MORGANTOWN, W.Va. -- Two branches of government that try to help troubled West Virginia kids but often function as adversaries are teaming up on a project to find permanent homes for 50 foster children.
The New View initiative involves seven attorneys picked by the state Supreme Court and dozens of cold cases chosen from an initial pool of 200 at the state Department of Health and Human Resources.
The program is modeled after one in Georgia and is designed to put fresh eyes on the toughest cases, said Nikki Tennis, director of the Division of Children's Services for the state court system. On average, most West Virginia children are in foster care less than 12 months, according to the DHHR. But many bounce around the system for years - some to as many as 15 temporary homes.
Georgia was able to find permanent homes for about half of the "cold cases" it reviewed, Tennis said, and court officials are hopeful the West Virginia team will have similar or better results. If it does, the courts may continue the New View program.
The "viewers" will be trained in April, and then they will investigate each child's case. At the end of the year, team members will produce reports on each child and a statistical report on all 50 that could offer guidance to the courts and the DHHR.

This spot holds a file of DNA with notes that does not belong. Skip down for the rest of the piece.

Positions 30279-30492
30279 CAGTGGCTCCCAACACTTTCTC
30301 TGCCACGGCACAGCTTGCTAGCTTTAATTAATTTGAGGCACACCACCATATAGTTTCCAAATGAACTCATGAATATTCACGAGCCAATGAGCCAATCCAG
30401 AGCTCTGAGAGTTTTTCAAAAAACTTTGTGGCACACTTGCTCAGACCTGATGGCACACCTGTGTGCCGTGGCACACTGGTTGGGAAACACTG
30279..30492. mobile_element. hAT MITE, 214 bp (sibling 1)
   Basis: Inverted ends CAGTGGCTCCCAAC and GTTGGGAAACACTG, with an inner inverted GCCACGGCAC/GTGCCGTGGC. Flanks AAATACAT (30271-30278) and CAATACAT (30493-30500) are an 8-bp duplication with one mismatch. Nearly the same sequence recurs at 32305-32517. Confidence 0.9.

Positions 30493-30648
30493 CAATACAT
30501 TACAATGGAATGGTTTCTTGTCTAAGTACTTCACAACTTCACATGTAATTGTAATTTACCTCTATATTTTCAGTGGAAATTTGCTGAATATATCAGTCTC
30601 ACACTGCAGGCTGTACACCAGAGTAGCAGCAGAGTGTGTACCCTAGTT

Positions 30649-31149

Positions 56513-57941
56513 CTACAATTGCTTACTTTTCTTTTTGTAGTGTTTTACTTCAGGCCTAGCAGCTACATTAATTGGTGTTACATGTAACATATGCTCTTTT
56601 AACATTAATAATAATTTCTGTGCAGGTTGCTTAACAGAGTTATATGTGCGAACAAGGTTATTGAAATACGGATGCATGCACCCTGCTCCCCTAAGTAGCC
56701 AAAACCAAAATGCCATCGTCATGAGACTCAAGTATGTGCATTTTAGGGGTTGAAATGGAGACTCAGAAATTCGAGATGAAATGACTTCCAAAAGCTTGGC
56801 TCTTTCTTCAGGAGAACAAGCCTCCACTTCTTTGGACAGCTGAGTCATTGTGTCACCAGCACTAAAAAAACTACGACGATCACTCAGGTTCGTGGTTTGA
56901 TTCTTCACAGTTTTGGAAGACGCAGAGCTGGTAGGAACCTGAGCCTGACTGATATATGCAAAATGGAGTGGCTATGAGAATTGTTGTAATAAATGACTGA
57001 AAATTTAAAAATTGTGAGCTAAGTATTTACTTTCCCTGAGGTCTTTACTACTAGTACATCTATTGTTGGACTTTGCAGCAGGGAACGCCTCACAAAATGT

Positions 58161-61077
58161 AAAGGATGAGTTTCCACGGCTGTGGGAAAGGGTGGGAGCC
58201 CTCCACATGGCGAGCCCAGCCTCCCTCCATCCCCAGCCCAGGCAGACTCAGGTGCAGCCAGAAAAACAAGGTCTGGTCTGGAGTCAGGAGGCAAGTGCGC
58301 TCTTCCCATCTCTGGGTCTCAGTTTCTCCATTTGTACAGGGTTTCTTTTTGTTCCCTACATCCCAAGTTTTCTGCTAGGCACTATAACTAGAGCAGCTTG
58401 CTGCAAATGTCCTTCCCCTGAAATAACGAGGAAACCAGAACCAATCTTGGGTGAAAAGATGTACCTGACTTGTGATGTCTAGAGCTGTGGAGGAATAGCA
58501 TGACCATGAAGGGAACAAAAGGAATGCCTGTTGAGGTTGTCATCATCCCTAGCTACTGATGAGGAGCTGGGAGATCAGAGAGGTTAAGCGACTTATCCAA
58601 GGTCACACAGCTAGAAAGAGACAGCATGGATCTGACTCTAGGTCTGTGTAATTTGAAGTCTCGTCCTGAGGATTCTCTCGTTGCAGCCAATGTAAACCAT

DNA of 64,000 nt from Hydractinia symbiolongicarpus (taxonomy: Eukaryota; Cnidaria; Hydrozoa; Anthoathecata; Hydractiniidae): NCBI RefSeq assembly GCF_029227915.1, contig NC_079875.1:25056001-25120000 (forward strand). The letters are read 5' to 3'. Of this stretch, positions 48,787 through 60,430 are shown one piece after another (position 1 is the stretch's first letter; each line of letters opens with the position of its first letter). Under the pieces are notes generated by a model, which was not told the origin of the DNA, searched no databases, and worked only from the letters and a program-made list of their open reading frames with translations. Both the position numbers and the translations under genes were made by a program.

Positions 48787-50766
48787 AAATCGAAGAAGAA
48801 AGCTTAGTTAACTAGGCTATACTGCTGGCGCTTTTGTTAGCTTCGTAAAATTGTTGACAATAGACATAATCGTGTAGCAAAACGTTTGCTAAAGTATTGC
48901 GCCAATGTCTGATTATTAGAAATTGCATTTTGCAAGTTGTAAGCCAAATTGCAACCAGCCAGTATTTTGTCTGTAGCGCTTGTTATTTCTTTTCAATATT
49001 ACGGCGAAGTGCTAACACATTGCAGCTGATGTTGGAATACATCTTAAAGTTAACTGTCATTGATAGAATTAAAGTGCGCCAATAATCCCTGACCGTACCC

The work will not only recap the project, Tennis said, but identify potential patterns. If it finds bureaucratic barriers, communication failures or other systemic shortcomings, for example, the courts could recommend changes in rules, policies, practices or laws.
Gretchen Lewis, a Charleston attorney and former DHHR secretary who will be part of the team, said the report won't be about pointing fingers.
"The assessment of blame is not the point," she said. "Finding out what went wrong so we can prevent it in the future is important."
Georgia found a variety of reasons that children languished in state custody for years. Sometimes, case workers left and their files weren't handed off. Other times, cases were inadvertently left off court dockets.
"It's very heartbreaking to think about," Lewis said. "It is a problem nationally, and the reasons can be many. But it really doesn't matter; you just have to get in there and help these kids."
Brent Benjamin, chief justice of the West Virginia Supreme Court, said the program won't solve every child's problems overnight, but "we will measure success one young life at a time."
"We cannot let these children be forgotten," he recently wrote in The West Virginia Lawyer, the state bar magazine. "This is a moral issue every bit as much as it is a legal issue."